The first time I saw a work by the young Joburg-based artist Chris Soal, at the Joburg Art Fair last year, I stopped in my tracks. At first, I couldn’t make out what it was – a wall-hanging of sorts, its strange organic patterns looked like thick, dense animal fur, but larger. Or a field of long grass when the wind blows through it, but smaller. Or even some sort of spiky undersea organism. It was only when I was right up close that I realised its whorls and waves were thousands of toothpicks leaning this way and that, sculpted as if they were a unified medium, rather than individual objects!
I recently had the opportunity to visit his studio (his parents’ garage), where he was preparing works for a booth in the Tomorrows/Today section of the Cape Town Art Fair, and to chat about his work. (He won the PPC Imaginarium, a prestigious art and design competition, last year.) Variations on that toothpick sculpture in various stages of completion – and pushed in new directions – are being prepared for the fair, and there are other experimental works in progress dotted about, as well as older works and half-complete experiments. There’s an undeniable tactile energy about these sculptures, as well as a strong physicality. The sense of movement and the artist’s presence as he shapes them are palpable.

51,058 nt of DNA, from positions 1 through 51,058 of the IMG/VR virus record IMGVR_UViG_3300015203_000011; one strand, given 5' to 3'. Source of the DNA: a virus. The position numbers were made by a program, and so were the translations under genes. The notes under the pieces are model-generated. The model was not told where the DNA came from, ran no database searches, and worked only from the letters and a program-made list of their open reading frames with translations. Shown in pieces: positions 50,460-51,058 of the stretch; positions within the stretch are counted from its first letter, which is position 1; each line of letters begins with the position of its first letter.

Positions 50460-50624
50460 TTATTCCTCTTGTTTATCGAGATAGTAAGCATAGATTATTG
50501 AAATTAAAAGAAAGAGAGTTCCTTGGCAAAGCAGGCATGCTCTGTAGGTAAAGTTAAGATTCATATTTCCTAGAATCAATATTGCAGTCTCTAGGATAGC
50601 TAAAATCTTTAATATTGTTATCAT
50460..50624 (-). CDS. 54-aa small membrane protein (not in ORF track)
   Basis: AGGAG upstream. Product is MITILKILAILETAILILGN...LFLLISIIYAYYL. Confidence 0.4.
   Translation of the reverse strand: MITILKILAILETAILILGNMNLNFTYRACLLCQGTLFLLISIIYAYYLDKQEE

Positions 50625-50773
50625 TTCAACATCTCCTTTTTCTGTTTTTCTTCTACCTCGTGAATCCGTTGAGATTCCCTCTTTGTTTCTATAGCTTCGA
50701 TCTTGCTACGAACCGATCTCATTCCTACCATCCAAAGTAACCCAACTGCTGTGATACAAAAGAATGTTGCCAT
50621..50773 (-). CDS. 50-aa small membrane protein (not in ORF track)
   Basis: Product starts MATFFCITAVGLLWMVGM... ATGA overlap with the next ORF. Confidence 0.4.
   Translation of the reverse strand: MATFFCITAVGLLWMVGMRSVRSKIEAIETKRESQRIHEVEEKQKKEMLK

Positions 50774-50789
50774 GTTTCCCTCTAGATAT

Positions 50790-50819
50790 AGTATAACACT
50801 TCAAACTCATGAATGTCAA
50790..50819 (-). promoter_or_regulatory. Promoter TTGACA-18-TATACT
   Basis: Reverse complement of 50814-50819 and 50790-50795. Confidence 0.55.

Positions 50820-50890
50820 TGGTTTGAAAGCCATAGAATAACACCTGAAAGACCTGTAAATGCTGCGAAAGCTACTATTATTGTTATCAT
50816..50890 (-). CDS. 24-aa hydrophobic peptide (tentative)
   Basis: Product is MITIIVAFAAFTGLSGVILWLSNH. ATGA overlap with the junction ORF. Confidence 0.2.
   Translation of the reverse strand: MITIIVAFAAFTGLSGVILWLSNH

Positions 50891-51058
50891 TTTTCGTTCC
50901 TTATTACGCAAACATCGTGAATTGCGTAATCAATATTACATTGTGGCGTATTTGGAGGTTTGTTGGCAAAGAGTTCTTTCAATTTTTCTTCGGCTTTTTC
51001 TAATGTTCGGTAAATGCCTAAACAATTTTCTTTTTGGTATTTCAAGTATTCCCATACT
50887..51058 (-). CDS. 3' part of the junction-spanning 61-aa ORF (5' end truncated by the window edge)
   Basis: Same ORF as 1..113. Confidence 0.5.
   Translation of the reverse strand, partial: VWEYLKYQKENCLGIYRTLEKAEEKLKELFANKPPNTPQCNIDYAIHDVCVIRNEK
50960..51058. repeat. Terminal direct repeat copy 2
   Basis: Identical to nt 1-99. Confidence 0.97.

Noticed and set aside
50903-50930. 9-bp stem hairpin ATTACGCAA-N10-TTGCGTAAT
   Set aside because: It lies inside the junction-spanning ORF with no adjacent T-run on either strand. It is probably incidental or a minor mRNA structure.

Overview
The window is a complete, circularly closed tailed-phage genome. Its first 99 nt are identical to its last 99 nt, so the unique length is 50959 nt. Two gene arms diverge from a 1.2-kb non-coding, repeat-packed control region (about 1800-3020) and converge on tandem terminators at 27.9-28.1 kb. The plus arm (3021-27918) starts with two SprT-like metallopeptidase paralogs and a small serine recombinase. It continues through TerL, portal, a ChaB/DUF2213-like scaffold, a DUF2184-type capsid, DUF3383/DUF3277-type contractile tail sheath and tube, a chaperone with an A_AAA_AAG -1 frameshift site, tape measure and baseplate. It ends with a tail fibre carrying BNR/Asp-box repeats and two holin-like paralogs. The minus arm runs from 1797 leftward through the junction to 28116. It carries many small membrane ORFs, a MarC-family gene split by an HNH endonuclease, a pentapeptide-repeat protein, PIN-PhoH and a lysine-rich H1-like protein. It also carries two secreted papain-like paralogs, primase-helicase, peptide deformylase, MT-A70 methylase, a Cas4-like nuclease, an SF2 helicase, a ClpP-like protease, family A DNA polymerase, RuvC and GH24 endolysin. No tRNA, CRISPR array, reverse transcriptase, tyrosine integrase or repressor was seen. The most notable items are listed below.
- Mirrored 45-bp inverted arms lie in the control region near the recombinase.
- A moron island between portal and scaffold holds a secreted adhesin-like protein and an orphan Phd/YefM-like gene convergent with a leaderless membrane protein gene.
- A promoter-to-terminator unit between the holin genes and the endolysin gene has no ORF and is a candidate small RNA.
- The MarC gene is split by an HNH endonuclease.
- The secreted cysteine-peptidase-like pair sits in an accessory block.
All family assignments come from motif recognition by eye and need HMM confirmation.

Soal explained how he took a cellphone snap of a box of toothpicks in a restaurant some years ago, when he noticed the pattern they’d naturally fallen into, for future reference. The pic lay dormant on his phone for two years, however, before he began experimenting with the idea of using toothpicks to create an artwork. It wasn’t until a South African Foundation of Contemporary Art residency gave him the chance to spend six weeks with artist Minnette Vári in Knysna at the beginning of last year that he really pushed the idea – with spectacular results.